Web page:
Social Security is a significant source of retirement income for most retirees. According to the Social Security Administration, nearly half of single retirees count on Social Security checks for more than 90% of their retirement income.
With so much at stake, it's little wonder so many Americans struggle with the decision of when to claim their Social Security.
Choosing when to claim Social Security can be one of the most important decisions you make about your retirement. Since the amount of money you receive in Social Security over a lifetime is determined by life expectancy, claiming earlier than your full retirement age results in smaller checks for a longer period of time, and claiming later than your full retirement age results in bigger checks for a shorter period of time.
Because of this, a lot of debate over when to claim centers on a person's health. However, the time value of money should also be considered, especially if other sources of retirement income allow you to invest your Social Security income.
Did you know?
Full retirement age, or the age at which you can receive 100% of your Social Security benefit, is currently 66, but full retirement age increases steadily to 67, depending on your year of birth.
A person with a full retirement age of 66 who claims Social Security at 62 receives 75% of the amount they'd receive at his or her full retirement age. Conversely, a person with a full retirement age of 66 who waits until age 70 to begin receiving Social Security receives 32% more than he or she'd receive at full retirement age.
For many people, the guaranteed increase in Social Security income that comes from waiting to claim is appealing; however, the benefit of larger checks should be considered in the context of having forgone years of smaller checks. Calculating the breakeven point, or the point at which the total amount you collect from Social Security by waiting eclipses the amount you would have received by claiming early, may make those bigger checks less attractive.
Breaking even on waiting to claim Social Security
Social Security rewards people who wait to claim with an 8% annual increase for every year beyond full retirement age they delay receiving benefits.
That's a handsome return; however, despite that increase, you won't break even on your decision to wait until you reach about 80 years old.
For example, if you are slated to receive $1,000 per month at full retirement age, you can receive $750 per month if you claim at age 62 or $1,320 per month if you claim at age 70.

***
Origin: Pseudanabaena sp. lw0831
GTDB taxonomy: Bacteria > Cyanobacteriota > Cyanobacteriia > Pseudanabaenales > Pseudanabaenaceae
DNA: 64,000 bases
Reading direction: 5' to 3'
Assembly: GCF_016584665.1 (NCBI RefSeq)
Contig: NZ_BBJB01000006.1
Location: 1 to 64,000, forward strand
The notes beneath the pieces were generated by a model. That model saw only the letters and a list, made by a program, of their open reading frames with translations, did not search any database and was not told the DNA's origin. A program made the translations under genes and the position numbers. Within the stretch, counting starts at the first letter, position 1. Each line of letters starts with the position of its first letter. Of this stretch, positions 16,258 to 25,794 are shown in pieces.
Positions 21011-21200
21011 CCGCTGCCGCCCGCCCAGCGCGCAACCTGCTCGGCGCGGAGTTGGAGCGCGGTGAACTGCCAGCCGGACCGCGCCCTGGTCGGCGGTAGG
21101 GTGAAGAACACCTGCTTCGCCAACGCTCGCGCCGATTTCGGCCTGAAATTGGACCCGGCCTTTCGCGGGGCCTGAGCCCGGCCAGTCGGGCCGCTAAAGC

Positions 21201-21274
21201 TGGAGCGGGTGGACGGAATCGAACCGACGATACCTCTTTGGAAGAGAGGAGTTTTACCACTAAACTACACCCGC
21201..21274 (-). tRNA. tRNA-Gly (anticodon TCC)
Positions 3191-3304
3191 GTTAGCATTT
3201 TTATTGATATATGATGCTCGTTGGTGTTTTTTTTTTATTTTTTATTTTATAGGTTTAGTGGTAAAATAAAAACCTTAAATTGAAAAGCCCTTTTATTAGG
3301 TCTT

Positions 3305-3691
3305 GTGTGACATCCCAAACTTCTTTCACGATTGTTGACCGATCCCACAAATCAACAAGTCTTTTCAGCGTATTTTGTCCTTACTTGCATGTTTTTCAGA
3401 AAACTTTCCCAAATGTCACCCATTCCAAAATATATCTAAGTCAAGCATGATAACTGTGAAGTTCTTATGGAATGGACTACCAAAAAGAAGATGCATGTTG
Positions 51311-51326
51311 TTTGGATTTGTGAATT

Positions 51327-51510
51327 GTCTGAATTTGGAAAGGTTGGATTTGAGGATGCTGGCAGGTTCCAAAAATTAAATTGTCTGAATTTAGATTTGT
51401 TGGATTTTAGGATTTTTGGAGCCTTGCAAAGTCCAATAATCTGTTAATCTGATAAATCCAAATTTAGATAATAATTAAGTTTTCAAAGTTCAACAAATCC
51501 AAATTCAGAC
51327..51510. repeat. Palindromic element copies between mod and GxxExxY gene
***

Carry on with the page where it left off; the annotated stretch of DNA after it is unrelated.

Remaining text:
If you claim at age 62, you would collect a total of $81,000 in Social Security benefits at age 70, $135,000 in benefits at age 75, and $171,000 in benefits at age 80.
Alternatively, if you claim at 70, you would pocket $95,040 in benefits at age 75 and $174,240 in benefits at age 80. It's not until you reach 80 that the amount that you have collected in Social Security surpasses the amount you would've collected by claiming at age 62.
Calculating the impact of time
The problem with the straight-line breakeven analysis provided above is that it doesn't take into account the potential to earn a return on the money that is received if you claim Social Security when you're younger.
Although the number of retirees with pensions or other sources of retirement income in addition to Social Security is shrinking, many Americans still generate retirement income outside of Social Security, and for them, claiming Social Security later in life could be a mistake.
For example, if you receive a pension that can cover your retirement expenses and you claim early, you could invest your $750 per month in Social Security income rather than spend it. If you did that and earned a hypothetical 6% annually, then you could end up with a portfolio valued at $422,966 at age 85 and $616,758 at age 90. Waiting and investing your $1,320 per month in the same investment produces a nest egg worth only $368,693 at age 85 and $582,686 at age 90.
There are a lot of personal reasons why you might want to claim Social Security early or wait to claim it, but if you have the financial flexibility to take advantage of the time value of money, waiting may not make as much sense as claiming early.
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Having said that, carefully consider all your Social Security options, including various claiming strategies, before you make your final decision. After all, if you claim early and change your mind, you only have one year to withdraw your claim.